One of the interesting things about my career thus far is working for a Service Provider. Working in Telecom settings has its challenges, even more so whiny throw virtualization into the mix. But one of the things that can help or hurt an SP is licensing. Technology companies trying to work with SP’s will usually offer a usage based plan to work their licensing into the companies Operational Expenses.
Why is this so different? Well, everything that the SP produces from their product line, is typically charged on a usage basis. So this helps to figure into the revenue stream, how much of that revenue pays for the licensing that is necessary to host or create the product. The downside is that over time it starts to really add up. If you want a good example, try to even wrap your head around the SPLA licenses from Microsoft. SP Licensing can get very complicated, but in the end, it can be very helpful.
So let’s take VMware into example. On average when you think about VMware and the licensing, it looks and to your wallet, feels very expensive. The initial up front cost hurts, but is followed up with support costs. As you grow, you buy additional up front licenses to cover the additional servers, followed up then by the additional support costs. But when you are a Service Provider, your licensing is based on usage.
You pay in one way or another, per hour. Yup… thats nuts, but really its cents per hour. I’ll explain in a little more detail in another post, but VSPP / vCAN lowers the cost of entry so that Service Providers can worry about what they do best.
So where don’t I like it? Well, the formula for licensing could be easier. But, what really grinds my gears is that for smaller SP’s, it really lack the resources to help then get up and running or improve upon their infrastructure. What I mean is that there isn’t really a lot of Systems Engineers available to SP’s. The account reps are less responsive and those reps cover the whole of the US. After voicing this at Partner Exchange at VMworld, I met a few people with helpful answers.
Yes, Systems Engineer resources for Service Providers needs to be better, but in the mean time you have things like vmLive and other webinars that can introduce you to people within VMware. Those contacts will be very helpful. vmLive does add value because its free! On top of this, VMware has started to release their Validated Designs that are a top down configuration design of SDDC’s. As more of the VVD’s become available, I would imagine that they will cover some area that coincides with how you could deploy SDDC within your constraints.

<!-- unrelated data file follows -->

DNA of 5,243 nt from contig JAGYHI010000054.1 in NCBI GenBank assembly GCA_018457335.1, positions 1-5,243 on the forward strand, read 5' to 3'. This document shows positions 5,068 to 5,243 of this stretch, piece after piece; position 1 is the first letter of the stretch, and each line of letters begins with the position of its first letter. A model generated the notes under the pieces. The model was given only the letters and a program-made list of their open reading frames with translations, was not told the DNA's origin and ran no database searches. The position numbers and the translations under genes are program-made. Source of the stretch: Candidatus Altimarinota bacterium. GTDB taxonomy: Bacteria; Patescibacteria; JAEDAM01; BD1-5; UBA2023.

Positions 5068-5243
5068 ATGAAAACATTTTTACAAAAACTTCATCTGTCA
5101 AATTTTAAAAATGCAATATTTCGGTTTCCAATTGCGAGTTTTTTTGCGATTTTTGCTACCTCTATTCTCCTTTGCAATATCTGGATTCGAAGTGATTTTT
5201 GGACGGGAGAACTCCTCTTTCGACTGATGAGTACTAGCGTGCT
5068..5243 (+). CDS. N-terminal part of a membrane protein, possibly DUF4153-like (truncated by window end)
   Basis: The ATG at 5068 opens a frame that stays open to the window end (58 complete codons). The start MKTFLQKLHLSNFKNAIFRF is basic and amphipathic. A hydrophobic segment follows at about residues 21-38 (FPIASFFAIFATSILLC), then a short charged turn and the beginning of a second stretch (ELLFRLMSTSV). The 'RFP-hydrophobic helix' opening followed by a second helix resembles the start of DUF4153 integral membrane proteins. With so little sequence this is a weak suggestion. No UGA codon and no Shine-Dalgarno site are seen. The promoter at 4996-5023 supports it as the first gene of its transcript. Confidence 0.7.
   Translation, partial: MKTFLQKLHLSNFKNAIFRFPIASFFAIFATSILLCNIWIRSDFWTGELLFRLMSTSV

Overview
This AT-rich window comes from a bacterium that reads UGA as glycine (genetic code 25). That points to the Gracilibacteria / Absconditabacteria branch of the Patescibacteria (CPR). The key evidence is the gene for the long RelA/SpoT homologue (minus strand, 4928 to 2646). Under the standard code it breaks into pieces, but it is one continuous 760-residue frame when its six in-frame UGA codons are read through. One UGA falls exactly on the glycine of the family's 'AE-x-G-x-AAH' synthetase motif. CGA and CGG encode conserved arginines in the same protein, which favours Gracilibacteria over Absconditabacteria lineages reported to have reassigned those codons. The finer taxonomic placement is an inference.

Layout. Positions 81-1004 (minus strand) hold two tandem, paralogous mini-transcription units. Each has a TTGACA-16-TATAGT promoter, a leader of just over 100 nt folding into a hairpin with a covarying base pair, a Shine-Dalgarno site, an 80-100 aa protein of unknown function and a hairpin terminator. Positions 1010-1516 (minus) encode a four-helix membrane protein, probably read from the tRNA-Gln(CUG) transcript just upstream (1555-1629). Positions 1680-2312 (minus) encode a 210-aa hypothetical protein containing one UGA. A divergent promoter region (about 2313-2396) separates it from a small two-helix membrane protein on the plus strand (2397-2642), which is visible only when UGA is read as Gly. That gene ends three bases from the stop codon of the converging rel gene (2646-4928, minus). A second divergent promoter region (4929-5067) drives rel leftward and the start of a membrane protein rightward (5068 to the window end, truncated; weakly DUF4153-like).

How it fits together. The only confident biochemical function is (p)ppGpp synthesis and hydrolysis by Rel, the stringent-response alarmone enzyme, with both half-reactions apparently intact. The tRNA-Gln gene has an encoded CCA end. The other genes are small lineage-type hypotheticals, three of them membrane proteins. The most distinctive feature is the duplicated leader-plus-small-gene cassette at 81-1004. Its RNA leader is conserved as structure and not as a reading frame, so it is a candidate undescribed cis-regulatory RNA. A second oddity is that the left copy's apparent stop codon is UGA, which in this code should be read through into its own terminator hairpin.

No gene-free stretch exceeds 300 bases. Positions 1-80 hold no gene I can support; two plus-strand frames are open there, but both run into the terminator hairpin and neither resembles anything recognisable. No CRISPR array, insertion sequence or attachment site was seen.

Another thing that I don’t care for is that there are no Global Contracts for organizations using smaller than 60,000 point contracts. You could talk with the reps to potentially agree on 30,000, but thats still relatively high. You could fit about 1000 VM’s or more depending on their RAM allocation.
Lastly, but most importantly, the program just isn’t flexible enough. For organizations that use it to build IaaS within their company, if you don’t need vCloud Director but maybe something like vRealize Automation, you can’t swap them. You have to end up paying $5+ a VM per month, or do without (Or make custom built GUI’s over Orchestrator). In some cases, depending on usage, that could double your licensing fees. I think there needs to be some flexibility with vCD and vRA. Especially since there is little faith in a product that is not being fully developed any longer (API’s only… not GUI). Not everyone is large enough to build their own frontend for vCloud Director.
All in all, the program in very interesting, and its value show within the savings, but I feel there is room for growth to handle the varying degrees of service providers and companies just starting to deploy new virtualized infrastructures.